News ID: 252579
Published: 1037 GMT May 10, 2019

Parent outrage as sick US teacher forced to pay for substitute

Parent outrage as sick US teacher forced to pay for substitute
DAVID MCNEW/GETTY IMAGES

Parents at an elementary school in San Francisco, California, expressed outrage after learning that a teacher suffering from cancer and on sick leave is having to pay the school district for her substitute.

The second-grade teacher at Glen Park Elementary is off sick with breast cancer for the rest of the year and has been paying nearly $200 a day for her replacement, in accordance with state law, local news reports said, AFP reported.

"Parents were outraged and incredulous — like, this can't be," Amanda Fried, who has a daughter in kindergarten and another in third grade, told the San Francisco Chronicle.

"There must be some mistake."

A school district spokeswoman, however, told AFP that the payment was not unusual and was in line with state law.

"This is not unique to San Francisco," Laura Dudnick said in a statement. "This is not a district-only rule."

Dudnick explained that teachers in the district get 10 days of sick leave a year and can carry over those sick days year after year if they don't use them.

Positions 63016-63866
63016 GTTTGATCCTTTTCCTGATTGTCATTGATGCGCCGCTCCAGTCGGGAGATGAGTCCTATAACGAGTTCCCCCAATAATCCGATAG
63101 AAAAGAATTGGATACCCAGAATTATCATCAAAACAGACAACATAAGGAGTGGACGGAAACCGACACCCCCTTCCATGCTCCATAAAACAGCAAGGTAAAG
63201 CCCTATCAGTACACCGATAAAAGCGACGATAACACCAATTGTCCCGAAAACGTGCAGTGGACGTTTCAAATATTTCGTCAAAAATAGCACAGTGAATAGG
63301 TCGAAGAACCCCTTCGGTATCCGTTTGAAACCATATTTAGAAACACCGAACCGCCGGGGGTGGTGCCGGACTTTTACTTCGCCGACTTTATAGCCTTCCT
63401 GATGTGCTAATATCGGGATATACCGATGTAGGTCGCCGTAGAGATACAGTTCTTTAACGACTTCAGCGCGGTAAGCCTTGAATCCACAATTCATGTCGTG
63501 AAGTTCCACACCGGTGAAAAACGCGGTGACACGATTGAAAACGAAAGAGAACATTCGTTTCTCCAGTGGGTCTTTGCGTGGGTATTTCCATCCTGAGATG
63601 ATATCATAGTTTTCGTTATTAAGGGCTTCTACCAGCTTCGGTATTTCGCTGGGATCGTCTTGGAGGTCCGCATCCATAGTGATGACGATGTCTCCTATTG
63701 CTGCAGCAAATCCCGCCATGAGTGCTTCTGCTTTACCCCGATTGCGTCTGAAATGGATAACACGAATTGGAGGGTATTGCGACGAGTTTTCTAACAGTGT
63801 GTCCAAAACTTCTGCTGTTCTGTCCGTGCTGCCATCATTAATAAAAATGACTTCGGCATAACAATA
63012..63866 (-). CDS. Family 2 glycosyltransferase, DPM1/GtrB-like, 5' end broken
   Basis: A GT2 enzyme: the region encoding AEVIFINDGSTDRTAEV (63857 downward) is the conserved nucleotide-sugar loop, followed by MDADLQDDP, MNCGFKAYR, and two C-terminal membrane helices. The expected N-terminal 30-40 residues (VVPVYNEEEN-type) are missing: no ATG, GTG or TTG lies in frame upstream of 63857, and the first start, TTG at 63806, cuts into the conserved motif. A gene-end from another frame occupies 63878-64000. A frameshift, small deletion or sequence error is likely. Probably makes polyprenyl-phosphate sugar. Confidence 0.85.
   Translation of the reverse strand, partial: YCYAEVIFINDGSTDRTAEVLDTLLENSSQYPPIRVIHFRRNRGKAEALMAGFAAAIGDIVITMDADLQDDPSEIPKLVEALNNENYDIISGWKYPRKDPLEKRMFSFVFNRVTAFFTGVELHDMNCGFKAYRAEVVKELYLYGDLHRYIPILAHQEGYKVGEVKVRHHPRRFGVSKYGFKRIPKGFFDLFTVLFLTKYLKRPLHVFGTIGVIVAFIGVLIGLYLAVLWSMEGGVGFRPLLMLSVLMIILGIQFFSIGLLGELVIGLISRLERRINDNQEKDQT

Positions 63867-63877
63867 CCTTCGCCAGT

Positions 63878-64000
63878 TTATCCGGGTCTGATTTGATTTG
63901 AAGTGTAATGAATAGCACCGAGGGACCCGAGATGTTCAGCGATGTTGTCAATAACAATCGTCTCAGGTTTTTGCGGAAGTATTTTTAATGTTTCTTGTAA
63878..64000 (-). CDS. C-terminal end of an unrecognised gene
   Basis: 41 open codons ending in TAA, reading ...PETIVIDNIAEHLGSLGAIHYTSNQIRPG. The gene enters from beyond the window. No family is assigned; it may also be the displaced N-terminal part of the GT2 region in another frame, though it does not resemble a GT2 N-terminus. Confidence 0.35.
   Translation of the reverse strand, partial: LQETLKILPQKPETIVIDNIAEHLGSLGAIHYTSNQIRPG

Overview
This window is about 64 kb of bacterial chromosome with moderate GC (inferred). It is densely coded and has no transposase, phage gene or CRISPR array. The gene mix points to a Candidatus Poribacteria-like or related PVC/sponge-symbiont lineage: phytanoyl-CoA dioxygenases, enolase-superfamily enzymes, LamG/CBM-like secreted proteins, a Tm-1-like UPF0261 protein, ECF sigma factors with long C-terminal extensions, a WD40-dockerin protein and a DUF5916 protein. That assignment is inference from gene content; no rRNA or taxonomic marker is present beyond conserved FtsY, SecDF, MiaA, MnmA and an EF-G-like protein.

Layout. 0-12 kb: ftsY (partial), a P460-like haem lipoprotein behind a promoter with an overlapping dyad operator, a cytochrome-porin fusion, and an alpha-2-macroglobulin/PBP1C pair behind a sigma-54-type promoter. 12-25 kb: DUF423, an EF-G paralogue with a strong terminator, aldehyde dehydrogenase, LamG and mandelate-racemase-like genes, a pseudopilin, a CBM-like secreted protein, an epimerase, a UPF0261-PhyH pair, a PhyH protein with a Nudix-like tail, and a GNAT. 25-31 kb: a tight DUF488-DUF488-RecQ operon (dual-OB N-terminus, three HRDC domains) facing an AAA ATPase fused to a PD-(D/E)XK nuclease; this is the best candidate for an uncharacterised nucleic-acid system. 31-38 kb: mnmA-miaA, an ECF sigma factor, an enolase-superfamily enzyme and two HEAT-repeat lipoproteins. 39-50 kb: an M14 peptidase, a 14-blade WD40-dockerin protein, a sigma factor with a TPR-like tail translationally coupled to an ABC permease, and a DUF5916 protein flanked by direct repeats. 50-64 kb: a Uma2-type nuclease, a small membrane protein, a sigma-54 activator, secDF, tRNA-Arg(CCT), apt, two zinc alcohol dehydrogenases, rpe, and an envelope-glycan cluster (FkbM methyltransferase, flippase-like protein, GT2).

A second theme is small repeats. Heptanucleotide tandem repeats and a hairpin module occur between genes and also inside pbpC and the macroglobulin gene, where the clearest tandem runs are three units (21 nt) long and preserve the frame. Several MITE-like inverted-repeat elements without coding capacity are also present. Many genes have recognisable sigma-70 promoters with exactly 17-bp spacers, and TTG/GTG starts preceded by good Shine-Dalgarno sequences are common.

Once those sick days are exhausted, teachers are then eligible for 100 days of extended sick leave, during which they are entitled to their full pay, minus the cost of a substitute.

On learning about the little-known provision in the state's education code, horrified parents last month began raising money for the popular teacher, who has asked that her name not be disclosed.

A GoFundMe campaign has raised nearly $14,000 and some of the children are planning bake sales to raise more funds.

"I just feel sad that from what I heard, she is a very good teacher and I just feel sad what's going on (with) her," Narciso Flores-Diaz, a parent, told NBC Bay Area on Wednesday.

"Our school is pulling together to help her and to make her feel that she's not alone."

The GoFundMe page said that parents are supporting the 17-year veteran teacher as "she has nurtured our children and now it is time for us to take care of her."

"Just a few days after her surgery, she took the time to write out 22 completely personalized notes to the students in the class thanking them for their support, telling them she missed them dearly and encouraging them to continue working hard," the campaign said.

The head of the union that represents the teachers said the issue might be part of the next round of bargaining talks.

"As always, we look forward to making improvements in this and other parts of the contract," Susan Solomon, president of the United Educators of San Francisco, told the Chronicle.

 

 

DAVID MCNEW/GETTY IMAGES

 

   
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